Woman of the Century/Emma Lee Benedict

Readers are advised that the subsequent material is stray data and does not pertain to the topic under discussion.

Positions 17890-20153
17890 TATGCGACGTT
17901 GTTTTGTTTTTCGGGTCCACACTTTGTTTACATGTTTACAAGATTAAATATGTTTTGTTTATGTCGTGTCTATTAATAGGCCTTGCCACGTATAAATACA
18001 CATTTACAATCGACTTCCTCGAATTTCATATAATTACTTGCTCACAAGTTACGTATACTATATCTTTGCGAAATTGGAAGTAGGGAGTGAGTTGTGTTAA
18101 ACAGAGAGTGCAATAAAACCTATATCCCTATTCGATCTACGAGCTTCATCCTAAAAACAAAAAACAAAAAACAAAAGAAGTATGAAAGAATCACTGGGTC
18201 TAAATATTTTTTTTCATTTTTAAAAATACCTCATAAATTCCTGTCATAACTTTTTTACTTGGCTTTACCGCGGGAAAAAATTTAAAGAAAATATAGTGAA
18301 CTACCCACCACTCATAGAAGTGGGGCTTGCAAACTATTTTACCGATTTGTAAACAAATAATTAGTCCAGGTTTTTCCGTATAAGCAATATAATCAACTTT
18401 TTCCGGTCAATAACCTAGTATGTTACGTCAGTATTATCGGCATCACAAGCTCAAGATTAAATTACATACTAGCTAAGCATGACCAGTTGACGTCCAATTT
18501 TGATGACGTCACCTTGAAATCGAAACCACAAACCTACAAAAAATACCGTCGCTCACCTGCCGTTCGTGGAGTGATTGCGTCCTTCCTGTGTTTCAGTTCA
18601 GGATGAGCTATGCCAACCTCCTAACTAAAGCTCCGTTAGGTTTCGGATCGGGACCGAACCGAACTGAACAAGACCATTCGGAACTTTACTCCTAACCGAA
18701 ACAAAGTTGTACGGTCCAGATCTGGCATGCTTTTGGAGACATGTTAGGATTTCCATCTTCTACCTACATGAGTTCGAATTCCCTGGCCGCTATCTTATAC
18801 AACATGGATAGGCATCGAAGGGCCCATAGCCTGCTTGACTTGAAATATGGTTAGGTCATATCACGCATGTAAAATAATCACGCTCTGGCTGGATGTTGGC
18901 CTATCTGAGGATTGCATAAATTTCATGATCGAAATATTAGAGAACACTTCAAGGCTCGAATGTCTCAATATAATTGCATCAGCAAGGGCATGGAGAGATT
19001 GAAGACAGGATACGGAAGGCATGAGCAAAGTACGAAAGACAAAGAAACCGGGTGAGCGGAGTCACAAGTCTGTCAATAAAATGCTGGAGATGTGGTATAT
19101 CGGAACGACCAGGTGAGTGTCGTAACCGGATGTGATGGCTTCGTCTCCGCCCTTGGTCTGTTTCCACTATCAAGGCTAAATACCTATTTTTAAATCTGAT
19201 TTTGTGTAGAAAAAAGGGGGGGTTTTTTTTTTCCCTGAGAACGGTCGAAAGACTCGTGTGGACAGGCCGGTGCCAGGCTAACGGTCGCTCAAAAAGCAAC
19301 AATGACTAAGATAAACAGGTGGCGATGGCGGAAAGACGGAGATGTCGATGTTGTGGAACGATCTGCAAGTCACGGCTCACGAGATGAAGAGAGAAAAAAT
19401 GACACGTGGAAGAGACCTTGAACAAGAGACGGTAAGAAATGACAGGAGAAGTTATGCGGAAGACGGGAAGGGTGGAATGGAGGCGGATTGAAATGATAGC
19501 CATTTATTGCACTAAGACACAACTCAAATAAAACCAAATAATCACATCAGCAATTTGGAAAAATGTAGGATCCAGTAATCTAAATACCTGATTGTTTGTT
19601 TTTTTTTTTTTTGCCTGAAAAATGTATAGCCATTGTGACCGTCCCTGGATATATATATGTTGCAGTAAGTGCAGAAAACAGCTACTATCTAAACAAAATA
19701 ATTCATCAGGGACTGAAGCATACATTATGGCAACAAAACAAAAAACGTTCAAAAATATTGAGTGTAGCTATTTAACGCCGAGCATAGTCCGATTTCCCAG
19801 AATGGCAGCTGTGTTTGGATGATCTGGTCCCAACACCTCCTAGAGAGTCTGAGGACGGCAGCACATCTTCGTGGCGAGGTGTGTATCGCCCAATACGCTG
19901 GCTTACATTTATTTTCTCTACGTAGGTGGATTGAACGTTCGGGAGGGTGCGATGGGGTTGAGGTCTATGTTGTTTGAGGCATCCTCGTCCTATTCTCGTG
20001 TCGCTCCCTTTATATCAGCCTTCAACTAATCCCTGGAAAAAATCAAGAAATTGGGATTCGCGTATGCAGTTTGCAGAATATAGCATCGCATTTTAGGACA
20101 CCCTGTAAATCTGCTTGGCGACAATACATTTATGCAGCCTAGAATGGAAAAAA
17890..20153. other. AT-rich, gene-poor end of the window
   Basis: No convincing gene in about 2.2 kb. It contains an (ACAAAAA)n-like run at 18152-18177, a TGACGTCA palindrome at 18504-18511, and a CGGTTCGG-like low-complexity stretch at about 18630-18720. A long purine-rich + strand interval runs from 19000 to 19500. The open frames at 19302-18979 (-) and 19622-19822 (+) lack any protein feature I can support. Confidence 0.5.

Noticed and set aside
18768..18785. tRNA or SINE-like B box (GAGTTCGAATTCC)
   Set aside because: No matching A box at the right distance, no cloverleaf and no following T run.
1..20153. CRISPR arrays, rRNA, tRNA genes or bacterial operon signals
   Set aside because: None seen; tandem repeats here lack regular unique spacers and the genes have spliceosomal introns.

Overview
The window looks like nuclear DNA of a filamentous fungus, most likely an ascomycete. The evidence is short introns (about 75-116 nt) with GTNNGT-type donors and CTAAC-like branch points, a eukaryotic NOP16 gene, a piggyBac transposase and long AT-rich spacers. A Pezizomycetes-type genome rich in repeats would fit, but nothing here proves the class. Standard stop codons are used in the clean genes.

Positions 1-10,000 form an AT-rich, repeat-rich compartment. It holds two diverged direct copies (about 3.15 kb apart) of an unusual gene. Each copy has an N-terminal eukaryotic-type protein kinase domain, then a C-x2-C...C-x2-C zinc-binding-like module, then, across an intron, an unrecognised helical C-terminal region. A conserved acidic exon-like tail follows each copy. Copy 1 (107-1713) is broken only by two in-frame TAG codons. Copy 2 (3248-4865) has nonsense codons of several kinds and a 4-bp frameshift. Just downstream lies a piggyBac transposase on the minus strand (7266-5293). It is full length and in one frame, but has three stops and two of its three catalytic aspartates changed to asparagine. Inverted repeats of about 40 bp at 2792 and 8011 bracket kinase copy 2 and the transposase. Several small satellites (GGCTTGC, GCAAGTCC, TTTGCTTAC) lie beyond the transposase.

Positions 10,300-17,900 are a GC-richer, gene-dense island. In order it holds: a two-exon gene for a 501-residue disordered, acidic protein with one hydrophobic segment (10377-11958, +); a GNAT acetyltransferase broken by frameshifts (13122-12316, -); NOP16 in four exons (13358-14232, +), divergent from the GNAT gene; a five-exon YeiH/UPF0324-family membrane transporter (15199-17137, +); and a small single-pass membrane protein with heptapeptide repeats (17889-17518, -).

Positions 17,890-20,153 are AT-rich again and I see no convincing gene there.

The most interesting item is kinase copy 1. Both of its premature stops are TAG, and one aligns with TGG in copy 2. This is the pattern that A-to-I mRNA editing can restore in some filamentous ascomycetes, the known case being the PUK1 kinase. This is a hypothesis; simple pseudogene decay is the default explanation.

BENEDICT, Miss Emma Lee, author and educator, born in Clifton Park, Saratoga county, N. Y., 16th November, 1857. The daughter of a quiet farmer, she early gained from the fields and woods a love for nature as well as the foundations of robust health and a good physique. Always fond of books, at the age of twelve years she had read nearly everything in her father's small but well-selected library. EMMA LEE BENEDICT. At school she was able to keep pace with pupils much older than herself, besides finding time for extra studies. Her first introduction to science was through an old school-book of her mother's, entitled "Familiar Science," and another on natural philosophy, which she carried to school and begged her teacher to hear her recite from. At seventeen she began to teach, and the following year entered the State Normal College at Albany, from which she was graduated in 1879. After a few more years of successful teaching, she began to write for educational papers and was soon called to a position on the editorial stall of the New York "School Journal," where she remained for more than three years. A desire for more extended opportunities for study and a broader scope for literary work led her to resign that position and launch on the sea of miscellaneous literature. A very successful book by her, "Stories of Persons and Places in Europe" (New York, 1887), was published in the following year, besides stories, poems and miscellaneous articles which appeared in various standard publications. Miss Benedict was a member of the first class in pedagogy that entered the now thoroughly established pedagogical course in the University of the City of New York. Through contributions to the daily papers and interviews with leading educational people she was an active factor in bringing about the general educational awakening in New York City, in 1888, which resulted in the formation of a new society for the advancement of education. Just at that time she was sent for by Mrs. Mary H. Hunt, national and international superintendent of the department of scientific temperance instruction of the Woman's Christian Temperance Union, to go to Washington and assist in the revision of temperance physiologies, which had then been submitted to Mrs. Hunt for that purpose by several of the leading publishers of temperance text-books. In Washington Miss Benedict spent a number of months in the United States Medical Library, occupied in investigating and compiling the testimony of leading medical writers concerning the nature and effects of alcohol upon the human body. The researches there begun have since been carried on in Boston and New York libraries and by correspondence with leading medical and chemical authorities. There is probably no other person more familiar than she with the whole subject of the nature and effects of alcohol upon the human system. At present Miss Benedict is with Mrs. Mary H. Hunt, in the home of the latter in Hyde Park, Mass., assisting in laying out courses of study for institute instructors and preparing manuals for the use of teachers on the subject of physiology and hygiene and the effects of narcotics. Miss Benedict is a pleasant, logical and forcible speaker and writer in her special line of educational and scientific topics, and is in frequent demand as an instructor at teachers' institutes.